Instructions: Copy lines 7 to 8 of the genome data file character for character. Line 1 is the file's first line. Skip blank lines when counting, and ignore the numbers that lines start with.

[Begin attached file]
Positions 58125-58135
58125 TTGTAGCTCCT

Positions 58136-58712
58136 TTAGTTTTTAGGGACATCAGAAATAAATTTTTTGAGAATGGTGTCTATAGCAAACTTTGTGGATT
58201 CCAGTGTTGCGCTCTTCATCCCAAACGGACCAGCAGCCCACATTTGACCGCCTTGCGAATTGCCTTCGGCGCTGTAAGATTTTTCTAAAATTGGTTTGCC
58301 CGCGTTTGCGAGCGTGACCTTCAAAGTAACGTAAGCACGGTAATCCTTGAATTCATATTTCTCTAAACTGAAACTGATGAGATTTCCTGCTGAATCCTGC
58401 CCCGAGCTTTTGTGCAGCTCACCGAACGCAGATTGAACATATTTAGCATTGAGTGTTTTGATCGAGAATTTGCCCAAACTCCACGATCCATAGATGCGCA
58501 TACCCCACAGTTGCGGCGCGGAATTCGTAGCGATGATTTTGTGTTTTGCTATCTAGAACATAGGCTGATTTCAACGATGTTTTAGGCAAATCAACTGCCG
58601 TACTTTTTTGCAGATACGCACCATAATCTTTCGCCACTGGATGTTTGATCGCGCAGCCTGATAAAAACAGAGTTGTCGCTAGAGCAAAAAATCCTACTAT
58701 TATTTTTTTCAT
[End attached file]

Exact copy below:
58401 CCCGAGCTTTTGTGCAGCTCACCGAACGCAGATTGAACATATTTAGCATTGAGTGTTTTGATCGAGAATTTGCCCAAACTCCACGATCCATAGATGCGCA
58501 TACCCCACAGTTGCGGCGCGGAATTCGTAGCGATGATTTTGTGTTTTGCTATCTAGAACATAGGCTGATTTCAACGATGTTTTAGGCAAATCAACTGCCG